I would double the distance between your birch trees, and if possible, plant them 3m in from the hedge, as single trees. This will make a better wind break. Remember that with all trees, to leave the root collar at ground level and no deeper.
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JK Mayo
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PostPosted: Mon Sep 09, 2013 5:42 am    Post subject: Beech hedge Reply with quote

Thank you both for your replies - great tips!!

I will start the photo diary straight away.

I have burned off all the old grass and weeds since the photos and we are raking the whole plot for sowing lawn this week - keeping the hedge area free of seed.

Once the lawn is finished I plan to prepare the hedge area for planting in November.

Thanks again for the helpful advice

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sgmgarden
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PostPosted: Mon Sep 09, 2013 3:28 pm    Post subject: Reply with quote

I have just read through this from the beginning so I look forward to your photo diary Smile
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member88
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PostPosted: Thu Mar 10, 2016 12:07 pm    Post subject: Reply with quote

So I have this awful farm fence (concrete and wire) sectioning off a huge area of wilderness.
I screened it with reed screening twice, as it has been shredded in the storms both years - despite 1000s of cable ties. It goes the whole width of the plot.
So the impossible task is -
It's around 4ft high, but I had the screening 5ft or so and would like a hedge at that roughly.
We park near it so I want something screened but not going to grow out 2 metres.
I do want something easily maintained that won't require more than one cut a year - but need something that is going to cover it up fast.... the big problem...
It's gotta be evergreen, I have gravel under it on one side and leaves will cause soil pockets and weeds (ie. even more weeds :-/)
Im on a tight budget, was thinking of bulk buying like 100 hedge plants or something like that but am i right in thinking they are like twigs when you get them - with no leaves and tiny?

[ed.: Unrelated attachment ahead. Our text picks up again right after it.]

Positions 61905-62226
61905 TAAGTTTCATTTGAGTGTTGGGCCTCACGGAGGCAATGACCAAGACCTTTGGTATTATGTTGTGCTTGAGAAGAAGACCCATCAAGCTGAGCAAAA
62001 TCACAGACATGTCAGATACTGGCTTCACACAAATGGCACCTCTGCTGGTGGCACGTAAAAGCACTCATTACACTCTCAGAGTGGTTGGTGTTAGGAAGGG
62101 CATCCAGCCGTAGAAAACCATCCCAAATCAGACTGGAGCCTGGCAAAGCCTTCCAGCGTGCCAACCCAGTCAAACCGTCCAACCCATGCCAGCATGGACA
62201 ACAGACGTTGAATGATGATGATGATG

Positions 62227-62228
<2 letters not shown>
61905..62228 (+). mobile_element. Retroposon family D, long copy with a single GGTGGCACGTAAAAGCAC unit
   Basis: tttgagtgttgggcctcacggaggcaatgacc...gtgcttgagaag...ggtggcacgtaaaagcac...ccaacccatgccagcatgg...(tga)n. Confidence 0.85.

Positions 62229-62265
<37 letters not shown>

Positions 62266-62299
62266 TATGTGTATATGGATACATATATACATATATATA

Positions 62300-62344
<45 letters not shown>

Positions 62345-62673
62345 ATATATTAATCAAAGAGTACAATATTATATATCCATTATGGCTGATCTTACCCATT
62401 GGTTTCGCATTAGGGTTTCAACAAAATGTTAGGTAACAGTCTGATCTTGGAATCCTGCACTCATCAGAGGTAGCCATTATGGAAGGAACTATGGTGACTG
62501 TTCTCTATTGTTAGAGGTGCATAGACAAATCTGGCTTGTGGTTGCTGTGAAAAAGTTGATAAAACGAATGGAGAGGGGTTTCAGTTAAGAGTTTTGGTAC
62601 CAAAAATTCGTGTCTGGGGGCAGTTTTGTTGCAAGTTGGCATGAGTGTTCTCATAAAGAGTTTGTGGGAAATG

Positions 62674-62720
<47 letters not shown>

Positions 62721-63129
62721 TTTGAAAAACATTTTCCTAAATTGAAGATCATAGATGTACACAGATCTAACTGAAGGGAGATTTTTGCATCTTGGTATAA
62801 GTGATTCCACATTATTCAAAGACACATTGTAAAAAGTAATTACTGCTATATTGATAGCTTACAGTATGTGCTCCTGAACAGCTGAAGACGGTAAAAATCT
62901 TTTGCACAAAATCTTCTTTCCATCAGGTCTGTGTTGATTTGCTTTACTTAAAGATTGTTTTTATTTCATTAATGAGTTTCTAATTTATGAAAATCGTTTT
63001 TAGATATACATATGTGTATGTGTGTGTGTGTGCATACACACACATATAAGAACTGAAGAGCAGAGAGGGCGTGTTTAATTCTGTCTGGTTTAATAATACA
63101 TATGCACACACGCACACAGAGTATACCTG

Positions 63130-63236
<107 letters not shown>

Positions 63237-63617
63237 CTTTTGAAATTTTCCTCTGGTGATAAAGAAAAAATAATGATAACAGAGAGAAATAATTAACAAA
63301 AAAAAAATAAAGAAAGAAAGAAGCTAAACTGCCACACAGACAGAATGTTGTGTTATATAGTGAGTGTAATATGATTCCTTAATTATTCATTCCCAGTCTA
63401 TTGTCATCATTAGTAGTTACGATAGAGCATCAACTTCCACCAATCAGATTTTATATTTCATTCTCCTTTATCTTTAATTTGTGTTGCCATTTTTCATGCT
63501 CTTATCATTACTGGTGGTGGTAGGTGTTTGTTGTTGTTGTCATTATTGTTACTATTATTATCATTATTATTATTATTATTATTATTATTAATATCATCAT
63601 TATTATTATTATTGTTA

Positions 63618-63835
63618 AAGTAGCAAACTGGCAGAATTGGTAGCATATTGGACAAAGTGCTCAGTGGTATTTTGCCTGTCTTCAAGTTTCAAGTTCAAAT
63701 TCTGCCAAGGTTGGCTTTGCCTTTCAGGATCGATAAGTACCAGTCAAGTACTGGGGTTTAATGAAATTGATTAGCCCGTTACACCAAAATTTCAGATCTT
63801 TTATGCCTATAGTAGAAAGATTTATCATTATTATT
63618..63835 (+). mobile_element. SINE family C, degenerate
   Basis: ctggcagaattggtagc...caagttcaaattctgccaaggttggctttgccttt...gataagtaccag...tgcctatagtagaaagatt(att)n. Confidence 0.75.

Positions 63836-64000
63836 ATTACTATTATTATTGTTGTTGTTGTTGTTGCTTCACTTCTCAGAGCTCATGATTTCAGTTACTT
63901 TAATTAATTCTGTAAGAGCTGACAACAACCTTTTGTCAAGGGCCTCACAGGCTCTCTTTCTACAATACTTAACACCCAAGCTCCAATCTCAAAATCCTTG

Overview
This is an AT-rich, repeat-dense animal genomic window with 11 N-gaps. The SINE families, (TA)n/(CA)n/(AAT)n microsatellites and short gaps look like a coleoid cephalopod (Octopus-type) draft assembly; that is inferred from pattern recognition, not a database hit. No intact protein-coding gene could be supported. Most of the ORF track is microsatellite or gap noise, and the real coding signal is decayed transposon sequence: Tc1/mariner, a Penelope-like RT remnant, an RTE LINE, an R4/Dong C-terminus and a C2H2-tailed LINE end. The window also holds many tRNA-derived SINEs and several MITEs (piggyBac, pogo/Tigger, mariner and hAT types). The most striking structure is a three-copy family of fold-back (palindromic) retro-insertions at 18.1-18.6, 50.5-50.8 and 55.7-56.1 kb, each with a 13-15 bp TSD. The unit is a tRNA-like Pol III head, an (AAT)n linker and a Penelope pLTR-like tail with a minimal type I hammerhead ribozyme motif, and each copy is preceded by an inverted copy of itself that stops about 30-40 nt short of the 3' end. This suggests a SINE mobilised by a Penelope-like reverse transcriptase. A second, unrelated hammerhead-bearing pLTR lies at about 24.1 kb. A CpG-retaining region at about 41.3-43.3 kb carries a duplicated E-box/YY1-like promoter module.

Any suggestions for me?
I was looking at hedging.ie - there's a lot of different ones but I am lost as to what is best.
Any advice would be appreciated thanks.
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tagwex
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PostPosted: Thu Mar 10, 2016 6:34 pm    Post subject: Reply with quote

A good mixture of hedging plants so as you will have all year round interest.
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member88
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PostPosted: Thu Mar 10, 2016 6:51 pm    Post subject: Reply with quote

tagwex wrote:
A good mixture of hedging plants so as you will have all year round interest.


I'd love to do a mixture but the only way I can afford it is by bulk buying the same type of plant and having a typical hedge Smile
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tagwex
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PostPosted: Thu Mar 10, 2016 7:51 pm    Post subject: Reply with quote

There is a place in Cork, I think it is called Future Forests. I have seen others on here raving about them. Apparently they do great hedging. The others will be along later tonight and confirm.
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This boy can really sing http://youtu.be/Dgv78D2duBE